IN THE INTERMEDIATE COURT OF APPEALS OF THE STATE OF HAWAII
February 13, 2012
STATE OF HAWAII, DEPARTMENT OF EDUCATION,
APPEAL FROM THE LABOR AND INDUSTRIAL RELATIONS APPEALS BOARD (AB 2008-194(WH) (9-07-10067 HILO) and AB 2008-193(WH) (9-05-10095 HILO))
NOT FOR PUBLICATION IN WEST'S HAWAII REPORTS AND PACIFIC REPORTER
SUMMARY DISPOSITION ORDER
(By: Foley, Presiding J., Fujise and Leonard, JJ.)
In this worker's compensation case, Claimant-Appellant pro se Christine Allott-Rodgers (Allott-Rodgers) appeals directly to the Intermediate Court of Appeals from two decisions and orders filed on June 3, 2010 by the State of Hawaii Labor and Industrial Relations Appeals Board (LIRAB). Allott-Rodgers appeals from (1) Case No. AB 2008-193 Decision and Order (LIRAB Case No. 193) and (2) Case No. AB 2008-194 Decision and Order (LIRAB Case No. 194).*fn1
NOT FOR PUBLICATION IN WEST'S HAWAII REPORTS AND PACIFIC REPORTER
In LIRAB Case No. 193, LIRAB reversed in part the Director's April 3, 2008 Decision regarding Allott-Rodgers's January 21, 2004 injury when LIRAB concluded that Allott-Rodgers was "entitled to medical, care, services, and supplies for the January 21, 2004 cervical strain work injury after March 2, 2005, so long as statutory (Chapter 386) and regulatory (Hawaii Workers' Compensation Medical Fee Schedule) requirements" were met. LIRAB affirmed the remainder of the Decision. In LIRAB Case No. 194, LIRAB affirmed the Director's April 3, 2008 Decision regarding Allott-Rodgers' August 16, 2005 injury.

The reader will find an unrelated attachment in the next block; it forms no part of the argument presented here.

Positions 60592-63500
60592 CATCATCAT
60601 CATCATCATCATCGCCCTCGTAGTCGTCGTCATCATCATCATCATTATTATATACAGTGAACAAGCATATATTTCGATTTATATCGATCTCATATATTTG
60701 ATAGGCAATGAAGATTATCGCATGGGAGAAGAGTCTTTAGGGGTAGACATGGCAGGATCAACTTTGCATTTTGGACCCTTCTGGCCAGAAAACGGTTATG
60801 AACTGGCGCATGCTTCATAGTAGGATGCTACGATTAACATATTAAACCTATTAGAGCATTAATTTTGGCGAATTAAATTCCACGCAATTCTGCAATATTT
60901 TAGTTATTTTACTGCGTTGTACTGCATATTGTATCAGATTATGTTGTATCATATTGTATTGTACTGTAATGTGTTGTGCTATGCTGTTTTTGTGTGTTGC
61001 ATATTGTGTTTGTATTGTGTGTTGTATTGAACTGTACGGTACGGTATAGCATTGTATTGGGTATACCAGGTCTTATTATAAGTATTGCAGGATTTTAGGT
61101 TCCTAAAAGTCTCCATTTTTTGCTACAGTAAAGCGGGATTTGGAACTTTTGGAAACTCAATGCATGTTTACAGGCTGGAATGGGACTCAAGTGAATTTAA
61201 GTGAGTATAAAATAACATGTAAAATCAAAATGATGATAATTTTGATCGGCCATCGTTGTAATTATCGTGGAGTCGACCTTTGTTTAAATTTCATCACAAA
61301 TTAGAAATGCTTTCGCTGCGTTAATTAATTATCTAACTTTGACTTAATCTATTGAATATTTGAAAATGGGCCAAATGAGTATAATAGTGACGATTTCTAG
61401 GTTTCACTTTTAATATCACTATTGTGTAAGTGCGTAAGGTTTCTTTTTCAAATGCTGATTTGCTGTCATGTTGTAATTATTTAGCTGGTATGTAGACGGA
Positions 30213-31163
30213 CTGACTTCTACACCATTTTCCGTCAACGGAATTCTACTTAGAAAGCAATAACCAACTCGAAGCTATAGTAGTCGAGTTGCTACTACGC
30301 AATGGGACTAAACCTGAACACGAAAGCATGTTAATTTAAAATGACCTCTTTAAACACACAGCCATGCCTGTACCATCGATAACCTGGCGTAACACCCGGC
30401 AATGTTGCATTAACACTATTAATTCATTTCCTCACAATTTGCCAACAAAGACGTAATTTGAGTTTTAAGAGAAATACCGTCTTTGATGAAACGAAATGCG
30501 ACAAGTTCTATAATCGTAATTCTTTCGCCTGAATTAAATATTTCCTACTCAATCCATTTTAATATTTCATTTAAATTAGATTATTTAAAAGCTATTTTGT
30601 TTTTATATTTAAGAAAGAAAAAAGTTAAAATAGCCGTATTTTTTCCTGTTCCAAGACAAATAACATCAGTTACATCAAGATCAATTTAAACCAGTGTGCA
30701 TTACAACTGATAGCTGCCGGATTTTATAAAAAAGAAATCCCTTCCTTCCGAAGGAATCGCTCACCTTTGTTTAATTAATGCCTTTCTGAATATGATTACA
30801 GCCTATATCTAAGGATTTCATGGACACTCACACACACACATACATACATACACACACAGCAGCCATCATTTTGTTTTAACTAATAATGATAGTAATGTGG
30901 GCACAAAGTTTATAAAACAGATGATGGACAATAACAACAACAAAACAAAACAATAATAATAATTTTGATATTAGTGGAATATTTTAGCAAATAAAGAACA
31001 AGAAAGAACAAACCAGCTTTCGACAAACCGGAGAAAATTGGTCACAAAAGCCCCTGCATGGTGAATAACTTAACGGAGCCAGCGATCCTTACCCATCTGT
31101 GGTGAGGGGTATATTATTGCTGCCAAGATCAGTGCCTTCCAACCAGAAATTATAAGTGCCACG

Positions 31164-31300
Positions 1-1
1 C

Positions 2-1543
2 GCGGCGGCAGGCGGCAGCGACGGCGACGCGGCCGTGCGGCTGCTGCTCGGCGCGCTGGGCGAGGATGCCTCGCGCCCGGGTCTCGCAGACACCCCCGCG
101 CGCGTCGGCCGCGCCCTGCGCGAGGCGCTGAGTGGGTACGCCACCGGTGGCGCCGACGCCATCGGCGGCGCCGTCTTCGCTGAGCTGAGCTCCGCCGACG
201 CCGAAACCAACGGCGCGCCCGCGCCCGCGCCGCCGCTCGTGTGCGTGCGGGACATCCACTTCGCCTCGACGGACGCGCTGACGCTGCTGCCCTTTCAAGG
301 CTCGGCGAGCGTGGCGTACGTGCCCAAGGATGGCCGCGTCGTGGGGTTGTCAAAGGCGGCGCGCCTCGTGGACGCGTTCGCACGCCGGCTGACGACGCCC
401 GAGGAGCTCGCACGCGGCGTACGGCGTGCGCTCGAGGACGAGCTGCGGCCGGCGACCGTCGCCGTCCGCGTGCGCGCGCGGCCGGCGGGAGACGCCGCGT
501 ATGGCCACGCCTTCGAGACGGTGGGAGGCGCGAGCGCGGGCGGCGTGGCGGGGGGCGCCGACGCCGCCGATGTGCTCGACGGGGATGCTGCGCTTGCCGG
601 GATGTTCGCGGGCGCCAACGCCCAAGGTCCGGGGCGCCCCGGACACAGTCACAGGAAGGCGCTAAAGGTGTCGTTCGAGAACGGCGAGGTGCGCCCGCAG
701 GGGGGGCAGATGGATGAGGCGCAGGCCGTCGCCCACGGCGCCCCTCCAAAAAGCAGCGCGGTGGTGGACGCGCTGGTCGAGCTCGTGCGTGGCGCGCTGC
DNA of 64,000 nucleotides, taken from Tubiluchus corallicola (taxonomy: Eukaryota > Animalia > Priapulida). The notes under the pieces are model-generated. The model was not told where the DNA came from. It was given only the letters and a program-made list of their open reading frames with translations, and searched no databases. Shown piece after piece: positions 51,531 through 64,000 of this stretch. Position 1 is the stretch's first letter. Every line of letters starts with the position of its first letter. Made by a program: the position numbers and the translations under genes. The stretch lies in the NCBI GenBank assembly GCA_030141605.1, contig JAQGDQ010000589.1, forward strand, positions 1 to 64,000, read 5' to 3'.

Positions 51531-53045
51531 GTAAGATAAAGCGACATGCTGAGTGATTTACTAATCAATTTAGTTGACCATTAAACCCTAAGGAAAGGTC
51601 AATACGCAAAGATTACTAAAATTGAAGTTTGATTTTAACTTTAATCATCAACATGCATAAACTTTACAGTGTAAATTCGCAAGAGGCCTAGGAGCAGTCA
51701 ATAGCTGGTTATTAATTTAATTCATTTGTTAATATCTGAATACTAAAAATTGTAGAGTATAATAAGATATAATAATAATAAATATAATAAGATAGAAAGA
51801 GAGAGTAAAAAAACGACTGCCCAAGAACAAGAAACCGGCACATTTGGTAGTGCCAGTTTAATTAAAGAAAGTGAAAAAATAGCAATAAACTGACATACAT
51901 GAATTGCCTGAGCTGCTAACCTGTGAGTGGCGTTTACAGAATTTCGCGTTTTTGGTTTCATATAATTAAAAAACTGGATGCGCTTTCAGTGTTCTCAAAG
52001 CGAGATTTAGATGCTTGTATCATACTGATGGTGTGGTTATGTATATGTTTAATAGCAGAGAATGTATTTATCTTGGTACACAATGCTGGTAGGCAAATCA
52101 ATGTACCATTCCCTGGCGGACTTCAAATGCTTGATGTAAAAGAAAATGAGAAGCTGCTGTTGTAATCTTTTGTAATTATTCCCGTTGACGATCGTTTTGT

On appeal, Allott-Rodgers contends
(1) in LIRAB Case No. 193, Findings of Fact (FOFs) 1, 3-6, 9-15, and 19-21 are erroneous and Conclusions of Law (COLs) 2-5 are wrong, and
(2) in LIRAB Case No. 194, FOFs 3, 4, and 5 are erroneous.
Allott-Rodgers asks this court to
(1) award her compensation from February 3, 2004 to February 9, 2004, "plus a further 11 days," and from August 8, 2005 to March 11, 2006;
(2) award her compensation in accordance with Hawaii Revised Statutes (HRS) § 386-33 (Supp. 2010) from October 29, 2008 forward;
(3) continue her medical care and services from March 3, 2005 forward;
(4) provide her compensation under the odd-lot rule;
(5) reverse LIRAB's Decision and Order in LIRAB Case No. 194 by determining that it was a compensable claim; and
(6) make any other orders or decrees as this court finds appropriate.
Upon careful review of the record and the briefs submitted by the parties and having given due consideration to the arguments advanced and the issues raised by the parties, as well as the relevant statutory and case law, we resolve AllottRodger's points of error as follows:
(1) LIRAB Case No. 193
Pursuant to HRS § 91-14(g)(5) (1993), *fn2 the appellate court reviews administrative FOFs under the clearly erroneous standard. Igawa v. Koa House Rest., 97 Hawaii 402, 405-06, 38 P.3d 570, 573-74 (2001). In LIRAB's Case No. 193 Decision and Order, FOFs 1, 3-6, 9-15, and 19-21 were not clearly erroneous. A finding of fact "is clearly erroneous when (1) the record lacks substantial evidence to support the finding or determination, or (2) despite substantial evidence to support the finding or determination, the appellate court is left with the definite and firm conviction that a mistake has been made." In re Water Use Permit Applications, 94 Hawaii 97, 119, 9 P.3d 409, 431 (2000).